The two sides in the NBA labor dispute sat down at the negotiating table yesterday for the first time in over a month. As was expected, they came away from their session no closer to a deal. I guess it's a positive sign that they met, but it's hard to shake the feeling these meetings are little more than keeping up public appearances at this point.
Stern's statement after the meeting pretty much summed up where things stand and drew a a parallel to the recently concluded NFL lockout:
"From where we sit, we're looking at a league that was the most profitable in sports that became more profitable by virtue of concessions from their players," Stern said, "and with an average salary of $2 million. Our average salary is $5 million, we're not profitable and we just can't seem to get over the gap that separates us."
Although Stern is being more than a little disingenuous when he compares average salaries between a league with 40+ players on the roster to a league with 15 at the most.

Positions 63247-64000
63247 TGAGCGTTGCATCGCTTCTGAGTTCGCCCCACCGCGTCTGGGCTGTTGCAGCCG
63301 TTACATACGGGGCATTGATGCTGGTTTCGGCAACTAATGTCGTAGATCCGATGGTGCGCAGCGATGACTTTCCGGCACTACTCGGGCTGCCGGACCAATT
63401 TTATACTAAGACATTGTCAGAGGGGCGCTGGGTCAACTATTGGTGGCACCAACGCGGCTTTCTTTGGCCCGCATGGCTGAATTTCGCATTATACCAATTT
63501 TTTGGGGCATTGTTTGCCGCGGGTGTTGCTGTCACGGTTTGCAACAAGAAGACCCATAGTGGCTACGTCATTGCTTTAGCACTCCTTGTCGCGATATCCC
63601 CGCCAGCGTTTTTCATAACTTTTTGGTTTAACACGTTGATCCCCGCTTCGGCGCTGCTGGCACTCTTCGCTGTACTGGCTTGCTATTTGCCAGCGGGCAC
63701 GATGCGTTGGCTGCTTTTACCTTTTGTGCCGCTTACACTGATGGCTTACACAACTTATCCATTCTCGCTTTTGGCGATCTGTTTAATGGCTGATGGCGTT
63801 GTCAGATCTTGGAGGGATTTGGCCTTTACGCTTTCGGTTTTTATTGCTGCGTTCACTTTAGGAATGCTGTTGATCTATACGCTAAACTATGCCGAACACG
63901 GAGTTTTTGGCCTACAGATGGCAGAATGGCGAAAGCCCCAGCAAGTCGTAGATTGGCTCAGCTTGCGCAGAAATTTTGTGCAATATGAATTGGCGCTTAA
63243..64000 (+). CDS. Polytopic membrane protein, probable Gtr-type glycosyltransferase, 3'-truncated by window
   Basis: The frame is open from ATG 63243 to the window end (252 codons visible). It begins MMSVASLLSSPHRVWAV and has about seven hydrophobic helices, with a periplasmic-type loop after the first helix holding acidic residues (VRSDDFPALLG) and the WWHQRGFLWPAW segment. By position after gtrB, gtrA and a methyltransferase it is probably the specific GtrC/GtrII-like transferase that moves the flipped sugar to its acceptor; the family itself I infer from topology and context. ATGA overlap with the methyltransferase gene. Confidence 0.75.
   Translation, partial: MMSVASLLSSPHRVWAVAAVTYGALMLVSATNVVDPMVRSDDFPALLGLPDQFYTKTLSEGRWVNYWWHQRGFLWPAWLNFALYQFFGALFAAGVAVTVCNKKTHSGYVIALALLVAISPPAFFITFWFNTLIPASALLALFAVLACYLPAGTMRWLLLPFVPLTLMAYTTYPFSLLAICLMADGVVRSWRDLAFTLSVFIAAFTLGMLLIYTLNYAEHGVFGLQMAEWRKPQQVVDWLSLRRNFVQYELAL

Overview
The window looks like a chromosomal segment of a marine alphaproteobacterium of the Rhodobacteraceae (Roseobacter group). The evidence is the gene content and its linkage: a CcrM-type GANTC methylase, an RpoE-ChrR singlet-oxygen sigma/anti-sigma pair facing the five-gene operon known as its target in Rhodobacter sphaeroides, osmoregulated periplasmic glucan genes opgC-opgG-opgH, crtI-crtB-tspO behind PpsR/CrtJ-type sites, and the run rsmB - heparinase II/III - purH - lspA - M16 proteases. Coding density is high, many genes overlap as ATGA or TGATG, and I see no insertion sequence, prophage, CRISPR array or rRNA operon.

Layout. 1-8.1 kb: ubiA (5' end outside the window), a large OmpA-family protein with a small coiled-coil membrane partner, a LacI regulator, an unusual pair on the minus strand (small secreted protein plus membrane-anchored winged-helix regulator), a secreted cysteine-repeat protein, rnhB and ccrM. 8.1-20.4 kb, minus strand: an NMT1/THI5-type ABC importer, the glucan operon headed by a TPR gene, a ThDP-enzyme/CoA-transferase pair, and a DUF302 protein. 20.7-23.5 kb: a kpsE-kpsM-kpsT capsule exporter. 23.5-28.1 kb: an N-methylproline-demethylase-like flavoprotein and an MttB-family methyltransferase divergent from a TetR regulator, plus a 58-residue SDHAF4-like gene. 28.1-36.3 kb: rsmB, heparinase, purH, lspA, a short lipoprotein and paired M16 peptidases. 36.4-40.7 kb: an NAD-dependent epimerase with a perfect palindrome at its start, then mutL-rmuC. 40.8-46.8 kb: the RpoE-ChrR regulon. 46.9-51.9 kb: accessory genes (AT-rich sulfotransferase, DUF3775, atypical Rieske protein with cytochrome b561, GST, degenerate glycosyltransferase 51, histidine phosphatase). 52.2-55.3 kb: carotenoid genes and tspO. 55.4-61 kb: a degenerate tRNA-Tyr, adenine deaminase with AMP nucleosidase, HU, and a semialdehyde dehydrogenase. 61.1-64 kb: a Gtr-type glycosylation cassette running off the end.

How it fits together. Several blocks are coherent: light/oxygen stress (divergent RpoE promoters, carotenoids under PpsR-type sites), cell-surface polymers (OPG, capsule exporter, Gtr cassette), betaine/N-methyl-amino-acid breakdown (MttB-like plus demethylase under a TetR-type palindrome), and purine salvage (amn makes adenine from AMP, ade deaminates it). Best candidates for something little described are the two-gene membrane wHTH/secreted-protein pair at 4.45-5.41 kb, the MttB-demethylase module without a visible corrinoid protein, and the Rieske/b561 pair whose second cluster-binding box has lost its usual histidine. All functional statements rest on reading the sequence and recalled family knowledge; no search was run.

The players are clinging to the revenue sharing angle, but for some reason they can't wrap their minds around the fact that if the entire league is losing money, even the most socialistic revenue sharing model would simply mean every team is losing an equal amount of money.
It was assumed the sides would come out of this session seemingly more hardheaded than when they came in. They didn't really throw any stones with their comments, but it's clear this thing isn't going to have a quick resolution. As the deadline for missing games nears, this will probably get more acrimonious.
I'm putting the odds at 9 to 1 in favor of losing games at this point.